J8L: Yeah, I remember having the debate, do you show the hair, do you not show the hair? Do you show the neck, do you not show the neck? Do you show the ears, do you not show the ears? Different parts of the world actually wear the hijab slightly differently and so Aphee had to go deep into trying to figure out which was the version to propose.One of the reasons that we actually proposed the man with headscarf was, just a couple months prior they had passed all of the female and male professions. Up until a certain point the only roles that you could be as a woman on the emoji keyboard were princess, bride, dancer, and Playboy bunny. Then in 2015, Google came with a proposal that was like, “Let’s add things like professor, and scientist, and farmer, and artist.”So, as the male and female professions kind of became standard we realized that we would have to do pairs, and one of the things that we wanted to do was like, “Oh, well here’s a pair.”

HtN: One more question on design: why, given that this is supposed to be universal code, are there different versions of the emoji for different sites and apps? Because let me just say for the record that I hate the Facebook versions of all emojis, period. They’re ugly and they take nice designs and turn them into something horrible. Why? Why is there not one universal standard?

J8L: So, what Unicode does is it says there is a letter B, right, or there is a Chinese character for good – “Hǎo” – but at the same time there’s Times New Roman, and Bodoni, and Arial, and Helvetica; all the different fonts. Everyone interprets the letter B in different ways, right? So, that’s basically what Unicode is saying. There will be a wine glass emoji, and then all the vendors run around kind of trying to figure out well, what does that look like?

What the vendors are trying to do is to at least coordinate so that if you’re going to do a bagel emoji, you’re at least consistent or, if you’re going to do the pinching fingers, pinching-hand emoji, it’s going to be consistent.I would say most people play pretty well on that, except for Apple. Apple is always like a black box and so, we have no idea what their emoji look like until World Emoji Day, then it’s like global news. Like, “Does the bagel have cream cheese or not?” Yeah.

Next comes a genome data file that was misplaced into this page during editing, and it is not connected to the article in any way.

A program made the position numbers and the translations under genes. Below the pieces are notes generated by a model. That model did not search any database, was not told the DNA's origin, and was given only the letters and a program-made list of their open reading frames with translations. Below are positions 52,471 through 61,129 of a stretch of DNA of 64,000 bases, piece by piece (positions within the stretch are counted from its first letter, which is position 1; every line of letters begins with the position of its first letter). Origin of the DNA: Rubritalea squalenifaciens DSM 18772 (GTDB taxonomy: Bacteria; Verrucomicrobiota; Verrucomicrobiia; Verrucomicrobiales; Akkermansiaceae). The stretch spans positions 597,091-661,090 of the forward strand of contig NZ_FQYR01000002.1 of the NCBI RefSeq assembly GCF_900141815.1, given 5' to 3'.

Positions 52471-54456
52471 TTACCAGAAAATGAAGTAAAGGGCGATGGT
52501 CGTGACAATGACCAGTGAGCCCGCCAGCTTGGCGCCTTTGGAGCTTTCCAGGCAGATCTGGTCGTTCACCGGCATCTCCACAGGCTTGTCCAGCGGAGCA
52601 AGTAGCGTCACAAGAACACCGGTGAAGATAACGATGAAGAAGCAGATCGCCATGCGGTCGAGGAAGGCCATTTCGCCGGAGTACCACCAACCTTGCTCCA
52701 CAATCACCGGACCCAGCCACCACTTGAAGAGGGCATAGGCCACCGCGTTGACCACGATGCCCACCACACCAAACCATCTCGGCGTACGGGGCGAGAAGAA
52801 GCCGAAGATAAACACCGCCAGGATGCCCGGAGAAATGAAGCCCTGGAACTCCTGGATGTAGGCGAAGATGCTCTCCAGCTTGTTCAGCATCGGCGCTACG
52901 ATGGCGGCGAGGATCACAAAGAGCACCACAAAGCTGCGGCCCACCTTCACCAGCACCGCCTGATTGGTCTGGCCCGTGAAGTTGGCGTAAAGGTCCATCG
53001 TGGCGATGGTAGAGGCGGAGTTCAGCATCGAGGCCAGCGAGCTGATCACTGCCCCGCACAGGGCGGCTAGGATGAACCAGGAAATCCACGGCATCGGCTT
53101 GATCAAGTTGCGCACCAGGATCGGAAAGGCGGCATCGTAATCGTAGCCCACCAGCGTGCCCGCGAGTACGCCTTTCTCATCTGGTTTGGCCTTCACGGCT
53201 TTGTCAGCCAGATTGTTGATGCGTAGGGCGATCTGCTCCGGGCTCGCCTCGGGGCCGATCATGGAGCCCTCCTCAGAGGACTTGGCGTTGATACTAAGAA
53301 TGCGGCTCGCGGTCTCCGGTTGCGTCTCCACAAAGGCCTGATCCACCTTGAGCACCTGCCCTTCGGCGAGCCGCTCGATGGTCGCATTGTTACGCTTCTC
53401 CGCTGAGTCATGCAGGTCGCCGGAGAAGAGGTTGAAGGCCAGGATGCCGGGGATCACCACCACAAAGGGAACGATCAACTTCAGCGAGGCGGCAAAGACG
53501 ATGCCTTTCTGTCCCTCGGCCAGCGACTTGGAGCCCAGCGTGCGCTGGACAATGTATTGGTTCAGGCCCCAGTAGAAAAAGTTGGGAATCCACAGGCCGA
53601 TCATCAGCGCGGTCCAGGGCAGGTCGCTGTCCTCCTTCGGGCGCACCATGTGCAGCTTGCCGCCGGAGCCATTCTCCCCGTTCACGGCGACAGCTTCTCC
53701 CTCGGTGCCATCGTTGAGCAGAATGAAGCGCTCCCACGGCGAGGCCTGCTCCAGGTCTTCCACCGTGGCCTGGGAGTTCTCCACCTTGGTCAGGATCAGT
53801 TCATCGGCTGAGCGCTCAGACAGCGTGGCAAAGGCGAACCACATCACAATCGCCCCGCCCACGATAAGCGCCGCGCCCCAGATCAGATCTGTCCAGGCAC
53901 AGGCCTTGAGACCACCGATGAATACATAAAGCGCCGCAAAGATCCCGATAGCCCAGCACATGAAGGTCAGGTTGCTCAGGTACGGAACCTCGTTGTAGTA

HtN: That’s interesting. So, Martha, I’ve only ever directed films by myself, although obviously film is a collaborative art. You’ve now made a few films, including After Tiller, directing with someone else. In your collaborative process, particularly in this film, how did you divide labor?

MS: So, it was really fun working with Ian on this film. He, as Jenny mentioned, had just had a child when we started the process. So, the way we split it up was that I went on pretty much every shoot. I directed every shoot and he was on about half of the shoots. Then we were both extremely involved with the post-production process. I think, for me, when I think about what films I want to make, it’s really about the topic and I enjoy the process of getting to know someone through collaboration. So, I got to know Ian in a way that I never would have before, and I ultimately was just so drawn to the idea of making a film about emoji.

It seemed crazy that we have these emoji on our phones and we use them every single day, but most people haven’t really thought critically about them. I kept thinking, in the future, a million years from now, if aliens discover our phones and they’re looking at these, what will they learn about our global society from studying these? So, that’s what drew me to making the film.

J8L: Right, and I’ll make a tiny little point just for fun on that.One of the things we had touched on was that there’s a generation of kids who are learning to, quote, “Read and write emoji before they can read and write their native language.” So, the way that they communicate and the way that their language skills are developed are very much shaped by what is on the keyboard. So, it’s all the more important for us to make sure that it’s a good keyboard.

HtN: And as inclusive as possible.

J8L: Yes.

HtN: Great, well thank you all!

– Christopher Llewellyn Reed (@chrisreedfilm)

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Christopher Llewellyn Reed is a film critic, filmmaker, and educator. A member of both the Online Film Critics Society (OFCS) and the Washington DC Area Film Critics Association (WAFCA) and a Rotten Tomatoes-approved film critic, he is: lead film critic at Hammer to Nail; editor at Film Festival Today; formerly the host of the award-winning Reel Talk with Christopher Llewellyn Reed, from Dragon Digital Media; and the author of Film Editing: Theory and Practice. In addition, he is one of the founders and former cohosts of The Fog of Truth, a podcast devoted to documentary cinema.